FIG. 16 is a cross sectional view of a presently preferred individual planar radio frequency identification (RFID) element 1010 of the previous FIGS. 1-8 and 11-15. Element 1010 includes a preferably planar and printable, flexible core indicated generally at 1012 having opposing first and second major planar outer sides 1014 and 1016, a first major planar outer side 1014 being partially seen in various previous figures. Core 1012 is preferably provided by separate first and second printable core strips 1018, 1020 which are planar, flexible and accept printing, and suggestedly at least one of which is a porous polymer sheet material, more particularly a microvoided polymer and preferably a microvoided polysilicate sheet material. The core strips 1018, 1020 are overlapping and coextensive in the element 1010. Core strips 1018, 1020 can be joined together with and by any means suitable for the materials selected and as intended, preferably by an adhesive layer 1019 or by direct welding. Sandwiched between the core strips 1018, 1020 is a radio frequency transponder assembly 27, which is permanently and integrally fixed together with at least one and preferably each of the core strips 1018, 1020 between the core strips 1018, 1020. As will be explained, assembly 27 includes circuit portion 29 (FIG. 17) containing the unique electro/magnetic transponder code. Preferably, first and second cover strips 1040, 1050 are again provided integrally and permanently secured to the first and second outer facing major sides 1014, 1016, of the core 1012 and respectively of the first and second core strips 1018, 1020, by suitable means such as adhesive layers 1041, 1042. Each cover strip 1040, 1050 preferably is transparent and extends at least transversely entirely across the individual sheet element 1010 on the first and second major planar sides 1014, 1016, respectively, of strips 1018, 1020 of the core 1012 cover strips 1040, 1050 might be polyester (PE), poly vinyl choloride (PVC), polyethylene terephthalate (PET) or a polycarbonate material. A metalized layer 1060 might be provided directly on cover strips 1050 or attached afterwards.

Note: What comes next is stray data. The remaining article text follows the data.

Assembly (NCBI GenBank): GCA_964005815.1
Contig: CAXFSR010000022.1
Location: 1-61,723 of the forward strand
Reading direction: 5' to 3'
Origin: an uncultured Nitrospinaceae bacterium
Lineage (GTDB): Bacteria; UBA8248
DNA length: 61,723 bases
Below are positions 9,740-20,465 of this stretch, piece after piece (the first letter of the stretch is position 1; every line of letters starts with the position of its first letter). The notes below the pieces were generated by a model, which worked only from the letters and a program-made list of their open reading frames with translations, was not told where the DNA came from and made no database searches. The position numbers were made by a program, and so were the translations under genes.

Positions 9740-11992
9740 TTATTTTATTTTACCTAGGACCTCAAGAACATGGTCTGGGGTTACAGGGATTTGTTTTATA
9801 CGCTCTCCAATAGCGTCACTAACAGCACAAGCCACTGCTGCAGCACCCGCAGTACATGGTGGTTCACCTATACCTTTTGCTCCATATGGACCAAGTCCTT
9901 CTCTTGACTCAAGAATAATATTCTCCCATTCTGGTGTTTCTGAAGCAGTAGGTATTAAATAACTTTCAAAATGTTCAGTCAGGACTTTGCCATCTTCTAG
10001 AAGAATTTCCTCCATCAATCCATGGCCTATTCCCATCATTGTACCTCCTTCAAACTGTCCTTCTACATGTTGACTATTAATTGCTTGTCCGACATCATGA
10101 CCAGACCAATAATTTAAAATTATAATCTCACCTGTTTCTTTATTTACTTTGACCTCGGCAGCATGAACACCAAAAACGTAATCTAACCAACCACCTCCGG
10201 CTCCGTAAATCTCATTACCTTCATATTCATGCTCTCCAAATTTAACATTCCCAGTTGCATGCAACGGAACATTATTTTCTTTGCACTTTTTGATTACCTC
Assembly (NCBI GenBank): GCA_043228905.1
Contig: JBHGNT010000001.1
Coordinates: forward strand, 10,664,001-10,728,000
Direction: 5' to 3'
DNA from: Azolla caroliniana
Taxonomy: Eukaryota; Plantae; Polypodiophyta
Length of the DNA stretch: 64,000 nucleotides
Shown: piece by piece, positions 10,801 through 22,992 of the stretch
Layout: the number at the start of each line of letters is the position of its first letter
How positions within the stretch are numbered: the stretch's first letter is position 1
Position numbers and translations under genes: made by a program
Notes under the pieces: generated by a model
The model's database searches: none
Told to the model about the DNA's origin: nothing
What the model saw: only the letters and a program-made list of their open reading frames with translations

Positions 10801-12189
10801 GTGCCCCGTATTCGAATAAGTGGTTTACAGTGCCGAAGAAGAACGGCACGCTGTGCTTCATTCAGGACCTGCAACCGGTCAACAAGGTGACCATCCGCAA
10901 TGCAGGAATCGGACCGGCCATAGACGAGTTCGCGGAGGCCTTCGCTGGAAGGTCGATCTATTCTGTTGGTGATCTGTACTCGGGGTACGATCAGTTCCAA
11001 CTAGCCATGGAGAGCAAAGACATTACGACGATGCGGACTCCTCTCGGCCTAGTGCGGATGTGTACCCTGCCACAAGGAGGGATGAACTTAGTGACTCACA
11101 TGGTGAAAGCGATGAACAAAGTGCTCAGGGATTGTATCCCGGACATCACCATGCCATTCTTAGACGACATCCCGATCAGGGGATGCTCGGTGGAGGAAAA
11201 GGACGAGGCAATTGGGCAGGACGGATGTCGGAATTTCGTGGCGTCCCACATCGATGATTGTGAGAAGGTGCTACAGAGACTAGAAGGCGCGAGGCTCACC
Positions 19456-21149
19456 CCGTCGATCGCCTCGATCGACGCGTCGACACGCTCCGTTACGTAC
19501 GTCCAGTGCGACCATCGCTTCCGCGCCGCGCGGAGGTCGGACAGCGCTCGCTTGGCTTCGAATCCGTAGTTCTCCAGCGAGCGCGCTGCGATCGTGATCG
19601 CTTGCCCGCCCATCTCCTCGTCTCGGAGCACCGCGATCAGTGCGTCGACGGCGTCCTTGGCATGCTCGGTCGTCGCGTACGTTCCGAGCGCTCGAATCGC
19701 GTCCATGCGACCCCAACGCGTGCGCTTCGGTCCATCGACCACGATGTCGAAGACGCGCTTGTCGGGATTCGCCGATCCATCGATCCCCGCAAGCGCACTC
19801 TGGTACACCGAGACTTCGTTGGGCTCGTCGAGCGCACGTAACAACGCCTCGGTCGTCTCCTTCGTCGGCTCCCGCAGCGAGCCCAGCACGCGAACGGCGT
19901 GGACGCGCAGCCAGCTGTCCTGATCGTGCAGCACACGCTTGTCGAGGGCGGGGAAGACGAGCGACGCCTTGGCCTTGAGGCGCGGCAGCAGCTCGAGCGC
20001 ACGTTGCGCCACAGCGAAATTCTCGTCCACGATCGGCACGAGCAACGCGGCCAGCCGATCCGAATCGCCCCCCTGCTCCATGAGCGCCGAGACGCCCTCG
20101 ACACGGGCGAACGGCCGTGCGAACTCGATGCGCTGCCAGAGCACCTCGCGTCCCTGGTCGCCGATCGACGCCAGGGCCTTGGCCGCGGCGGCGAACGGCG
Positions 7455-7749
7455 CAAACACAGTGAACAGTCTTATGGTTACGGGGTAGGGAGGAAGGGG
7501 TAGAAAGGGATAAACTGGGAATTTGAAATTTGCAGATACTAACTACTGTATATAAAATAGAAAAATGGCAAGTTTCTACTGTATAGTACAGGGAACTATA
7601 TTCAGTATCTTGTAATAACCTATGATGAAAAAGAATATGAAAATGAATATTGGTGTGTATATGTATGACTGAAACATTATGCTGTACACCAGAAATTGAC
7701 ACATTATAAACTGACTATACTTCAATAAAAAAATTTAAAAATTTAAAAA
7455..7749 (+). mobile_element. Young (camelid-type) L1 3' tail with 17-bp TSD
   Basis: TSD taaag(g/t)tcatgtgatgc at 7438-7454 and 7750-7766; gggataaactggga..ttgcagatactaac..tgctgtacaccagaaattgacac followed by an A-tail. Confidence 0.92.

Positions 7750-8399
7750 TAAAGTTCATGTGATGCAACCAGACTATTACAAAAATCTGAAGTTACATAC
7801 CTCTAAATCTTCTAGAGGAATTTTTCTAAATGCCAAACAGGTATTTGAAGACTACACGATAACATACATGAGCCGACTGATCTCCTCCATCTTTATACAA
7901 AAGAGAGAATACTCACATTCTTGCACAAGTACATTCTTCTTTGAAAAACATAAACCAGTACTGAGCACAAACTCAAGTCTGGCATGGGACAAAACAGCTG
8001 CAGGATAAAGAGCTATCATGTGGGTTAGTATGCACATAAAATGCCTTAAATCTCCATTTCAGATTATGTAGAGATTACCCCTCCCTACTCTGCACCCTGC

Suggestedly, at least one of the core strips 1018, 1020 comprises and, preferably consists essentially of a porous polymer sheet material that accepts printing, more specifically at least laser printing. More, preferably, one or both core strips 1018, 1020 is essentially of a sheet of porous, specifically microvoided, polymer sheet material such as Teslin® of PPG Industries, Pittsburgh, Pa., or Artisyn® of Daramic, Inc., Charleston, S.C., both microvoided, polysilicate sheet materials, for laser printing. Teslin® is described in detail in U.S. Pat. No. 4,861,644, incorporated by reference herein. See also published U.S. Application No. 2001 0023014 also incorporated by reference herein. Teslin® is relatively very porous with a porosity of more than fifty percent. Preferably the microvoided polysilicate materials are permanently bonded together with a layer 1019 of suitable adhesive material such as WC9-PL, a heat activated, water based polyurethane adhesive of the Thomley Company of Wilmington, Del.